They are being used to produce healthier oils and maize with reduced levels of cancer-causing mycotoxins, and they hold promise to provide new sources of crop-based feed protein for the aquaculture industry, limiting the impact on our oceans.
Through increasing efficiency of production, they can also help to limit our impact on surrounding wildlife and forests, from the rainforests of Brazil to the plains of Canada. The list goes on, with wider applications possible or necessary to ward off diseases like banana wilt and citrus greening and preserve the Hawaiian papaya.
Ironically, despite these facts, some groups fund themselves by spreading disinformation about GMOs, capitalising whenever possible on scientifically invalidated publications or images that generate fear.
They know how to manipulate and use disinformation to coerce a public that cares about cosmetics but maybe less so about affordable food or food security. In the case of GM crops, the reason for the legal requirement for animal studies originated from a scare study with rats that was widely mediatised before being retracted from publication and universally rejected by all representative scientific institutions and regulators.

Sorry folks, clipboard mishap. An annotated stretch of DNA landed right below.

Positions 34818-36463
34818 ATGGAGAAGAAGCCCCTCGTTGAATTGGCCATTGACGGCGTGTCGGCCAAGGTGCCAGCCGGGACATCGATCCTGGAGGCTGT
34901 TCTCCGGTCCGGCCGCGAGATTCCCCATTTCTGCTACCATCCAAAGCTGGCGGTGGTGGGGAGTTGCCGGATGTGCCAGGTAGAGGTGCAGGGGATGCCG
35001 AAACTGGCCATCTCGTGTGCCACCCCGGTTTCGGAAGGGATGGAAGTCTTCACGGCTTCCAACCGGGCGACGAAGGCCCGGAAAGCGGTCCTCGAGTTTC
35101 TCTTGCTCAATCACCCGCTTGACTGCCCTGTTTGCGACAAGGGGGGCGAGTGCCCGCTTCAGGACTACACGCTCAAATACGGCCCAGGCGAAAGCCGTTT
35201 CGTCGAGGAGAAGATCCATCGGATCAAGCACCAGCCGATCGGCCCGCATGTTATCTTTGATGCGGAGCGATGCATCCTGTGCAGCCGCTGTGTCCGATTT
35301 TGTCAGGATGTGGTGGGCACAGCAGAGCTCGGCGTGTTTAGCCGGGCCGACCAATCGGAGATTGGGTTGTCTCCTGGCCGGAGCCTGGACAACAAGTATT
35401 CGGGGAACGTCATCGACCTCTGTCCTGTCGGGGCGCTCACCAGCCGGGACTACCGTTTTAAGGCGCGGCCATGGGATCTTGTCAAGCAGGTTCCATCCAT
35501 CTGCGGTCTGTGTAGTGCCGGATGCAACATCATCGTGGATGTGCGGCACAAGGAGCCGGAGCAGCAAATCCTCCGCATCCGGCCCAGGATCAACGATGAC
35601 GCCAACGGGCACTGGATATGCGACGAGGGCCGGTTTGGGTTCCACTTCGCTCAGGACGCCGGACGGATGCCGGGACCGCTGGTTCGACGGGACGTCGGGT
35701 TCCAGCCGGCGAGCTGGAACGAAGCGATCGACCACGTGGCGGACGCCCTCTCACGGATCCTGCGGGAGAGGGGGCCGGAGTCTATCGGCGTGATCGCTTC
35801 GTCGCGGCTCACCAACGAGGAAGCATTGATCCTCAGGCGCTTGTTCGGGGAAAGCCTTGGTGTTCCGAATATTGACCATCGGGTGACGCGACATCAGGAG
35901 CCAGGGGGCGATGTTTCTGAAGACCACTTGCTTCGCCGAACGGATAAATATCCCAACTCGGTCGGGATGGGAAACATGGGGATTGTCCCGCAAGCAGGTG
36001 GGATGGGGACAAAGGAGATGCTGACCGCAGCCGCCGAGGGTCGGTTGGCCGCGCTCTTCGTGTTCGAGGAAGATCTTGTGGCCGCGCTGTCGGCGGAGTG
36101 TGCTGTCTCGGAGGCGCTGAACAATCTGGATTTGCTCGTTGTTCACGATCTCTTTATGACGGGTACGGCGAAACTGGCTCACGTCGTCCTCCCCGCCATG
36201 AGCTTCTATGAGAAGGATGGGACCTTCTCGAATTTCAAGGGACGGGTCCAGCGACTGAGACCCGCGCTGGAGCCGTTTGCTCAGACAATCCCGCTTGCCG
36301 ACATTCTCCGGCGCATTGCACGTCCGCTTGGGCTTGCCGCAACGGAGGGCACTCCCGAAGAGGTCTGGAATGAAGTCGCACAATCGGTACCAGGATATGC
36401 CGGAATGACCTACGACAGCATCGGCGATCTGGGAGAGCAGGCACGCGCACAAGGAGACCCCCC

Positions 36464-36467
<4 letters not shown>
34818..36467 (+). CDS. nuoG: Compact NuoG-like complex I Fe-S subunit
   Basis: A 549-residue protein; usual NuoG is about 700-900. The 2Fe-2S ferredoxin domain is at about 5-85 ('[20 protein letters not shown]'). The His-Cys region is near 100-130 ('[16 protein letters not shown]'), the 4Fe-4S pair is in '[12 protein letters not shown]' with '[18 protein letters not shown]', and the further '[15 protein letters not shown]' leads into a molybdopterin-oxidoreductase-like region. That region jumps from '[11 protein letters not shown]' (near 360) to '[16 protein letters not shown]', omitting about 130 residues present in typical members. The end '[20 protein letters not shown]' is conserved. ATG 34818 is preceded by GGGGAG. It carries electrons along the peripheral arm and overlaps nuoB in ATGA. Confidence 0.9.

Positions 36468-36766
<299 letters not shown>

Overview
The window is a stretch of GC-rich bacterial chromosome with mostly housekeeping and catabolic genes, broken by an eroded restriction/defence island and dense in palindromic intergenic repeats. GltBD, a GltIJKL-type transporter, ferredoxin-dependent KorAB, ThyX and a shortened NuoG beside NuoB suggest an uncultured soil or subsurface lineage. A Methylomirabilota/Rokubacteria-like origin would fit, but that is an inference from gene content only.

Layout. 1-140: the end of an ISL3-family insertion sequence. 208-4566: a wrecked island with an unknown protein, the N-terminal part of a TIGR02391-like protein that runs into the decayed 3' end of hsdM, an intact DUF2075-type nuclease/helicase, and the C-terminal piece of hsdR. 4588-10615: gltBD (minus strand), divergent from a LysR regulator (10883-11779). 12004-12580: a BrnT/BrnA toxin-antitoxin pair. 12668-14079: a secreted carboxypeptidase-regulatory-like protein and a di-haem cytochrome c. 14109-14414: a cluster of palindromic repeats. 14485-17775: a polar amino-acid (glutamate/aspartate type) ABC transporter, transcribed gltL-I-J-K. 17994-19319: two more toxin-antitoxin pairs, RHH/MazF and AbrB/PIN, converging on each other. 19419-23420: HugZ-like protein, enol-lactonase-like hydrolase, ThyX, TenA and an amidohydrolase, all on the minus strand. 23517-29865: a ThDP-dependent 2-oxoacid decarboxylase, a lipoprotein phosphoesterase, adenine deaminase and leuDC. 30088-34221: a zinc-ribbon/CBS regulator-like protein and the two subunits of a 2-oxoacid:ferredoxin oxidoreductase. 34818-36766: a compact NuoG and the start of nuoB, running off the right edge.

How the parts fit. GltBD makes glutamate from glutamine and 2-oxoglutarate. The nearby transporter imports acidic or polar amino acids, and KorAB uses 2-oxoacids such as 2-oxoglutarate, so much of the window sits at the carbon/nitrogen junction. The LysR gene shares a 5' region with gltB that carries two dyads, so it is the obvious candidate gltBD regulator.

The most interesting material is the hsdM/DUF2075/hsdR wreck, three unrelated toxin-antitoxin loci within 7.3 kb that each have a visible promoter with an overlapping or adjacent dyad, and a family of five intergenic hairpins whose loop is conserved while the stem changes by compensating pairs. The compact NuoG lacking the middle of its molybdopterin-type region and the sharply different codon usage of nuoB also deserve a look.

Let’s end the hype and start trusting science. The endless and baseless efforts by individual activists to ban all forms of GMOs and continually demand more animal feeding trials only leads to higher costs of many food products, including those produced in the EU according to the EU’s standards.
It is time to end the EU’s unnecessary animal feeding studies, reduce animal testing where it is not needed generally, and allow GM crops to deliver a broader range of benefits.
From cotton swabs and t-shirts made with GM cotton to vegetarian burgers made with GM ingredients and other non-meat alternatives, it is time to embrace all forms of plant breeding innovation with its almost endless potential to contribute further to a more sustainable and animal friendly society.
Biotechnology more generally also harbours endless potential to contribute further to a more sustainable and animal friendly society: from developing new in vitro alternatives to animal testing to cultured meat and bio-fortified vegetables, biotechnology is on the forefront of sustainability.
It’s time to scratch the surface, and recognise that advanced plant breeding methods, including GM crops, can really make a positive impact on our ability to supply the safe, high quality affordable food that we all want on our plates when it is time to eat.
About the author
Julian Little is currently Head of Communications at Bayer Crop Science in the UK. A fellow of the Royal Society of Biology, he is also Deputy-Chair of the Agricultural Biotechnology Council in the UK, and Chair of the communications group at EuropaBio in Brussels.